Serving the scholastic field hockey and lacrosse community since 1998

Dec. 13, 2015 — … and the unlikely focal point

It’s the most unlikely economic war in the history of women’s sports. And it’s being fought just outside of Boston.

This year, there are two professional women’s ice hockey teams playing on opposite ends of Middlesex County, Massachusetts. Both wear black and gold, as if to try to market themselves as the local NHL franchise, the Boston Bruins.

Only both of these teams play in different leagues. They have different structures, different pay grades, differing histories.

The established team is the Boston Blades. Playing in the CWHL last year, the team won the Clarkson Cup, emblematic of the playoff championship for that league.

The Blades, however, have struggled in 2015 at their home at the New England Sports Center in Marlborough, Mass. Entering this weekend, the Blades had won a single game and lost 11, and were bottom of the league table.

Gone are legendary international players like Jenny Potter and Monique Lamoreaux, who were on last year’s team. And also gone is the head coach, Digit Murphy, who has moved on to become one of the engineers behind the new national women’s lacrosse league.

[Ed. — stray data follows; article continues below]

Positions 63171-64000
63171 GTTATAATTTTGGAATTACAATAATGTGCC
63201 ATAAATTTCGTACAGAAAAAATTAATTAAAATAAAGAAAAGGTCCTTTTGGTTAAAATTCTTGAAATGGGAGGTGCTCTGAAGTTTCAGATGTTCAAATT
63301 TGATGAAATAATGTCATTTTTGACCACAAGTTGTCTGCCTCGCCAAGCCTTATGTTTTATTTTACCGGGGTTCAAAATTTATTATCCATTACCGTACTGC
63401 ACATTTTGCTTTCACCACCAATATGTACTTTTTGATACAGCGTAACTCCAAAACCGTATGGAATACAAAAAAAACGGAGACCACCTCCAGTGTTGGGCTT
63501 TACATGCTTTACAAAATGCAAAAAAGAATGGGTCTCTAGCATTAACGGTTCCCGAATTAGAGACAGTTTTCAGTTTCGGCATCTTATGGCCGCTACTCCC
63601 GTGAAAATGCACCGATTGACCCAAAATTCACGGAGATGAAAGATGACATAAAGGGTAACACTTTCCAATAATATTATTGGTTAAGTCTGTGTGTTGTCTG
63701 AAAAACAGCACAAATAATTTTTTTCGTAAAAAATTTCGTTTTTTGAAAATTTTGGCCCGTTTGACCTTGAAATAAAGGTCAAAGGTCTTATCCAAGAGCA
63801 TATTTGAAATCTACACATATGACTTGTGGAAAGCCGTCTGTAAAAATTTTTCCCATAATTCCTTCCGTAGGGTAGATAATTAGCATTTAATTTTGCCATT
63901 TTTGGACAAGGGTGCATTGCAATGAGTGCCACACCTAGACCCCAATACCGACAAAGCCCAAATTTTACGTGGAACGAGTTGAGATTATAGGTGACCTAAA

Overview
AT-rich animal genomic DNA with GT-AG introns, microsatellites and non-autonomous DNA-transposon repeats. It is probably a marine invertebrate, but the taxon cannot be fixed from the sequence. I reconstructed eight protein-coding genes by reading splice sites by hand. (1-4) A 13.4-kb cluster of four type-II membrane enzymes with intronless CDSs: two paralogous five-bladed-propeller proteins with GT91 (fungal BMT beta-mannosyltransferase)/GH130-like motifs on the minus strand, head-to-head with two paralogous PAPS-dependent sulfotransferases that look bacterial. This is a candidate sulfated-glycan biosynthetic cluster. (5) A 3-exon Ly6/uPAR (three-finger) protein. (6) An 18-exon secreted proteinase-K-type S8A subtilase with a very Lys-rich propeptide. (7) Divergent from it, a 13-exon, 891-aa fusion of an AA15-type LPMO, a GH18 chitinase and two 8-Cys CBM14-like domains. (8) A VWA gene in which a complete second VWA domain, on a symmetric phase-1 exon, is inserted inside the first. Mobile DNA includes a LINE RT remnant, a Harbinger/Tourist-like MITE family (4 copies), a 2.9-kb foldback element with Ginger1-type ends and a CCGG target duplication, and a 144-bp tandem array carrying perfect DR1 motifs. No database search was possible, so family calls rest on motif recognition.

But go about 30 miles east, and you come upon Allston, Mass. along the banks of the Charles River, to the Bright-Landry Hockey Center, tucked along Soldiers Field at Harvard University. It is here where the Boston Pride of the NWHL plays their home games.

The Pride, heading into last weekend, were second in the league table, and featured one of the most recognizable names in the sport, Hilary Knight, who has played for the United States at the Olympics and World Championships. She led the league in most offensive categories coming into last weekend.

But the Pride have something that none of the other teams playing in one of the two major leagues for women’s hockey has: a television deal with the New England Sports Network.

It may be a deal for only eight games, but at least it’s something. I have a feeling that you’re going to see other networks trying to figure out ways to get more eyes on their networks if the product proves to be as compelling as NESN thinks it is.

As such, I’ll be interested to see what happens long-term when it comes to these two franchises. On form, it’s hard to see what the Blades can do to gin up support from the hockey community.

But it’s hockey. You never know.



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